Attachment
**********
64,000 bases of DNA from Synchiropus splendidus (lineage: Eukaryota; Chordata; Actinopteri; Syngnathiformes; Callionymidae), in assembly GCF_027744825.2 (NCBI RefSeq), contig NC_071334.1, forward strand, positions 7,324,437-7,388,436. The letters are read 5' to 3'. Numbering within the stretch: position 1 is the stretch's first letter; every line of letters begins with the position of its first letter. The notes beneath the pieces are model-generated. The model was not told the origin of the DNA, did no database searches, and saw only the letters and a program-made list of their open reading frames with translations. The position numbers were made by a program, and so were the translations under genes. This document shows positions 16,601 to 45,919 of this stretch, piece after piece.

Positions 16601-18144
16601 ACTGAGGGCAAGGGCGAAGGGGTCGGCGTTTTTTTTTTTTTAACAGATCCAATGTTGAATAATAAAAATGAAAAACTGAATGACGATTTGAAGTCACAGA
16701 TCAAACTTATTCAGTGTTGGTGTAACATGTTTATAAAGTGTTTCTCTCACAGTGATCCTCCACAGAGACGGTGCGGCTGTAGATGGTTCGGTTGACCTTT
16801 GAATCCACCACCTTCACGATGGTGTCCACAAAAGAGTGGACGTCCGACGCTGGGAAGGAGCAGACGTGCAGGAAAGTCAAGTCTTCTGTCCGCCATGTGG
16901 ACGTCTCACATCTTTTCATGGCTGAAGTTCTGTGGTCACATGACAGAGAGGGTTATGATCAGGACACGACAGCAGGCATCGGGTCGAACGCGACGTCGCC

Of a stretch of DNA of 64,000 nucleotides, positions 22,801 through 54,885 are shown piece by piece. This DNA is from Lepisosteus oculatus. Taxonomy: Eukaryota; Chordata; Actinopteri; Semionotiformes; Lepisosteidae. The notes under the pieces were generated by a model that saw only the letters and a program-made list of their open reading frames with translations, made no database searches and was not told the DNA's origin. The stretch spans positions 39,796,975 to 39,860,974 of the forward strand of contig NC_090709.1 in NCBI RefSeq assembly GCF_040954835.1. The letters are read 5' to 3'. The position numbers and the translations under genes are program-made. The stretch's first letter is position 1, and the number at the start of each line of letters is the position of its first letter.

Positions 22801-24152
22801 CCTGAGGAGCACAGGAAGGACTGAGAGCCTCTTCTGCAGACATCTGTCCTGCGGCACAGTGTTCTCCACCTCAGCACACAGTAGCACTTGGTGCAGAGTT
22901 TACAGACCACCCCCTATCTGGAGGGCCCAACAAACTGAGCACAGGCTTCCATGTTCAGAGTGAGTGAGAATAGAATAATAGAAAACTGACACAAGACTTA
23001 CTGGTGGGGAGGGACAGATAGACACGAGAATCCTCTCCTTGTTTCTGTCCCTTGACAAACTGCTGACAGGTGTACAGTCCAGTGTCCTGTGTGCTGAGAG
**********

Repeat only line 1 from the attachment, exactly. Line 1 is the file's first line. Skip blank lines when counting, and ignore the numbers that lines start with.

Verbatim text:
64,000 bases of DNA from Synchiropus splendidus (lineage: Eukaryota; Chordata; Actinopteri; Syngnathiformes; Callionymidae), in assembly GCF_027744825.2 (NCBI RefSeq), contig NC_071334.1, forward strand, positions 7,324,437-7,388,436. The letters are read 5' to 3'. Numbering within the stretch: position 1 is the stretch's first letter; every line of letters begins with the position of its first letter. The notes beneath the pieces are model-generated. The model was not told the origin of the DNA, did no database searches, and saw only the letters and a program-made list of their open reading frames with translations. The position numbers were made by a program, and so were the translations under genes. This document shows positions 16,601 to 45,919 of this stretch, piece after piece.